Tolle says, “Learn to give expression to what you feel without blaming. Learn to listen to your partner in an open, nondefensive way. Give your partner space for expressing himself or herself. Be present.”

Tolle’s advice is fine—to a certain extent. But at some point—and your “spiritual intelligence” must be the judge—it is appropriate to blame people, to hold them accountable. To simply remain present and open and allow your partner or anyone else to egregiously “shit” on you or others is patently irresponsible. If you want to take a laissez-faire approach and “do nothing” in response to flagrantly destructive behavior, be my guest. But I certainly don’t recommend it.

Men and women are from different planets, and the book Men Are from Mars, Women Are from Venus became a bestseller because it details the psycho-physical differences between the two sexes. Although volumes have been written about these differences, they can be summarized in a single statement: Men live in their head and in their cock; women live in their heart and in their body.

The typical man strives to be rational and suppress his emotions. He is concerned with doing and achieving, and this extends to his love life, where he is preoccupied with copulating. The usual female, in contrast, focuses attention on her feelings, and rather than suppressing emotions, expresses them. She is preoccupied with establishing an emotional-physical connection, but not with coitus.

Women typically suffer in relationships when men are emotionally unavailable and lack empathy, while men usually suffer when women are irrational and overly emotional. The practice of spiritual presence helps men to be more sensitive and understanding, and it grounds women, enabling them to curb their fussing and nagging.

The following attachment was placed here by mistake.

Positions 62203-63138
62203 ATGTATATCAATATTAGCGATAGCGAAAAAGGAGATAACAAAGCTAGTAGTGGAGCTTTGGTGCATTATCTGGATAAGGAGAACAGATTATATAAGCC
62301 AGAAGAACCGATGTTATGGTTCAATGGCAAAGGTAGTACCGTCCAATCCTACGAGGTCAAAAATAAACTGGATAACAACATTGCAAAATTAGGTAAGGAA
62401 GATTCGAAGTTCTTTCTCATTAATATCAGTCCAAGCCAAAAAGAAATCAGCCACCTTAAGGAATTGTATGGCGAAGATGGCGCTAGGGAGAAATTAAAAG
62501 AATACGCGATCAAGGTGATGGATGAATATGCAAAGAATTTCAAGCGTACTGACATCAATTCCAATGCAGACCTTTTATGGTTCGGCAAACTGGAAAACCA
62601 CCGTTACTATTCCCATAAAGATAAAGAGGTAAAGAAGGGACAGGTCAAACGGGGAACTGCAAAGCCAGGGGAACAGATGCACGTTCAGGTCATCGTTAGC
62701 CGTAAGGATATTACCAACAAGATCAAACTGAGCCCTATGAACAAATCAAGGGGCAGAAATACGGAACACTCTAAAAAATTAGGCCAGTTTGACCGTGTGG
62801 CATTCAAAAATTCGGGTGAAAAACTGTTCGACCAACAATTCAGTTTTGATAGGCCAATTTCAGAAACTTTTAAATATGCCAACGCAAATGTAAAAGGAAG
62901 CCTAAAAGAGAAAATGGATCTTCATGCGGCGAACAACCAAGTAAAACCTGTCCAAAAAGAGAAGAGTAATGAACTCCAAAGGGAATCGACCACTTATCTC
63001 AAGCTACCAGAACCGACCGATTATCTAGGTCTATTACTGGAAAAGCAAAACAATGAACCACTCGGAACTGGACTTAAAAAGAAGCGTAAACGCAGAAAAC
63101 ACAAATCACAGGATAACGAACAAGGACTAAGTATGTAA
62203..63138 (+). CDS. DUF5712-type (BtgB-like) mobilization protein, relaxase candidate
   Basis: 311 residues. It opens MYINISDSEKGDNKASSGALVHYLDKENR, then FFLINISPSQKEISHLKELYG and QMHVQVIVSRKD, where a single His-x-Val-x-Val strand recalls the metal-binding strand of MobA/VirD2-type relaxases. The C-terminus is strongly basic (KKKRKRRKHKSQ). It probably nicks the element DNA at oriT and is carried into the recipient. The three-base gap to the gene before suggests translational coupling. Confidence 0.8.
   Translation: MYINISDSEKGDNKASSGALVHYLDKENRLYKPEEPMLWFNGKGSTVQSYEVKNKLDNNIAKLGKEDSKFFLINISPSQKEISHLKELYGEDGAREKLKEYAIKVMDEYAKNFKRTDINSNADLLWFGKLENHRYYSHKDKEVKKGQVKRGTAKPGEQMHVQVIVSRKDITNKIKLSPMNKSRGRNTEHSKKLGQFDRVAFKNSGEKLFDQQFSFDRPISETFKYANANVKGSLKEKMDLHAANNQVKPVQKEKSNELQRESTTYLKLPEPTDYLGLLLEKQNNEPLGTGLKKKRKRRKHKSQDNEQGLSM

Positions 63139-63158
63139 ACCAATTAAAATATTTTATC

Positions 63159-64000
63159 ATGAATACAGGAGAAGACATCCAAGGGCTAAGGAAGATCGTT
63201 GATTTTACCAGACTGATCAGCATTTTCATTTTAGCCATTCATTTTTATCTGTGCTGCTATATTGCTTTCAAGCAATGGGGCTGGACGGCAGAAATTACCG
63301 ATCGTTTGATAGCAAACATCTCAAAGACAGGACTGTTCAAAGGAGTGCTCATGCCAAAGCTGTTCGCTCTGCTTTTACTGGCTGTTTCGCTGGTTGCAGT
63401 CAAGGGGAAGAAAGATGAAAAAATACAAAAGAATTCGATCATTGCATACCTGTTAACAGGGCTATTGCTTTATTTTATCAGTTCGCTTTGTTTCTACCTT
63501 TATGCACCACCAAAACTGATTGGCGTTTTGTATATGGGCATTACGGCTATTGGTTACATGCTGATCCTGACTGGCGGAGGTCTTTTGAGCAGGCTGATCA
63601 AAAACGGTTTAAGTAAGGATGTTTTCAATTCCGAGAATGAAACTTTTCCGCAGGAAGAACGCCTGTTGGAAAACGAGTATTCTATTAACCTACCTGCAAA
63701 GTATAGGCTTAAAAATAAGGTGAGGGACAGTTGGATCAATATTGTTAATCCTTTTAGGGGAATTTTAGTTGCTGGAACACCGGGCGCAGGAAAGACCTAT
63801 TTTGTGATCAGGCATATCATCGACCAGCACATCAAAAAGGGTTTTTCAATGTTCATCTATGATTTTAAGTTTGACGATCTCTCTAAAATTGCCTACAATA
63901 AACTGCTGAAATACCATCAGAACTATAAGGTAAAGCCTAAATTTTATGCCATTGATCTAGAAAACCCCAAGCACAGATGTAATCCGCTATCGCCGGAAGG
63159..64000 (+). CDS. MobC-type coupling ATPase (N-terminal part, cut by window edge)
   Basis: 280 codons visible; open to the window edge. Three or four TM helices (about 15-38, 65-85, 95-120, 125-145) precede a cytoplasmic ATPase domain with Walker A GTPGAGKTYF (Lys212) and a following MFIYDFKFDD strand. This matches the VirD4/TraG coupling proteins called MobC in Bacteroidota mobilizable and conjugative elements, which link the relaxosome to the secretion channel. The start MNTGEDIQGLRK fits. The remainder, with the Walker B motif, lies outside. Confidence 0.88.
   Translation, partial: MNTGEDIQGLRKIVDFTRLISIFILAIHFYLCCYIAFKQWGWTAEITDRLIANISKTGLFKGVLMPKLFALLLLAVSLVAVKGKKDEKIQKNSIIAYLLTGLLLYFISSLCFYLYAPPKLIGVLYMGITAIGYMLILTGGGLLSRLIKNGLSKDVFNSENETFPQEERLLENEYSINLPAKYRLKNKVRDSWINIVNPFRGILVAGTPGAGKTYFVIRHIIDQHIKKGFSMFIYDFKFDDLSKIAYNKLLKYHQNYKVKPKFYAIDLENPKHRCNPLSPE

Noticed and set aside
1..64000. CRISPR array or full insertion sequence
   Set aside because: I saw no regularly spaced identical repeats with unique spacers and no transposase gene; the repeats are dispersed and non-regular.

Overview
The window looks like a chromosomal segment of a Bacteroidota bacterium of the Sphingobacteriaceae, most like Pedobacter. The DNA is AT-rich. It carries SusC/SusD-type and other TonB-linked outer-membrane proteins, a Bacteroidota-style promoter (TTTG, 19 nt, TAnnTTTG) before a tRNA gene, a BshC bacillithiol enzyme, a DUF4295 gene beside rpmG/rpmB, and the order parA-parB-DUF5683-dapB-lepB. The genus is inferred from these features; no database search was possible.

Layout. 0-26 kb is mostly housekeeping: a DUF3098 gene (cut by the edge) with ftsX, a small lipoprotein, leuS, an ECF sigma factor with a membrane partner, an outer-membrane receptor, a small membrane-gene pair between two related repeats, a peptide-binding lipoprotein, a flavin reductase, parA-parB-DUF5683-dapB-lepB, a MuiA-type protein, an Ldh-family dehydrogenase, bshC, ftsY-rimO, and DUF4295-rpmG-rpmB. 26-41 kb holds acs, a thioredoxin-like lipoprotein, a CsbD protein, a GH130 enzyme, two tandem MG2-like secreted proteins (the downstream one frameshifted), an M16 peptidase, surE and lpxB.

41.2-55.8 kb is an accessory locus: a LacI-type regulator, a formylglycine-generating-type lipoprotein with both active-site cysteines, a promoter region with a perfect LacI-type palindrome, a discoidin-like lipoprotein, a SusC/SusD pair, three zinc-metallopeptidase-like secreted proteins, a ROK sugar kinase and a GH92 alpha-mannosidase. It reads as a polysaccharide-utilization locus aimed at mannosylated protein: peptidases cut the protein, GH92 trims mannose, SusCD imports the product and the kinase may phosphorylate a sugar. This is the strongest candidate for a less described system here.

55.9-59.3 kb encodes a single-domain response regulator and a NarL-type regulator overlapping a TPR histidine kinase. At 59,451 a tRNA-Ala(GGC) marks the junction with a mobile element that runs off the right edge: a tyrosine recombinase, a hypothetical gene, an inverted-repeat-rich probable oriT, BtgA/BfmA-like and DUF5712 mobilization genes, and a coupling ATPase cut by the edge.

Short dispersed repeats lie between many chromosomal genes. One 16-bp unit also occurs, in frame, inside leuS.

Tolle does not believe that a relationship between a conscious partner and an unconscious one can succeed. He states:

If you are consistently or at least predominantly present in your relationship, this will be the greatest challenge for your partner. They will not be able to tolerate your presence for very long and stay conscious. If they are ready, they will walk through the door you opened for them and join you in that state. If they are not, you will separate like oil and water. The light is too painful for someone who wants to remain in darkness.

I don’t fully agree with Tolle. Although it is true that your “mirroring” can provoke negative, or “dark,” energy from your partner, this is not always the case. If your partner is open and intelligent enough to appreciate a less problematic you, then regardless of their lack of interest in spiritual life, they will approve of and benefit from your life in the Spirit.

As I stated previously, even if both you and your partner embrace conscious life, the Light, this by no means ensures a successful relationship. Because astral chemistry is more powerful than conscious intent in interpersonal relationships, if you’re astrologically incompatible with your partner, no type or amount of sadhana will transform your union into a felicitous one. In fact, the Light itself will often intensify your conflicting tendencies, and you will both realize that it is in your mutual interest to dissolve the partnership.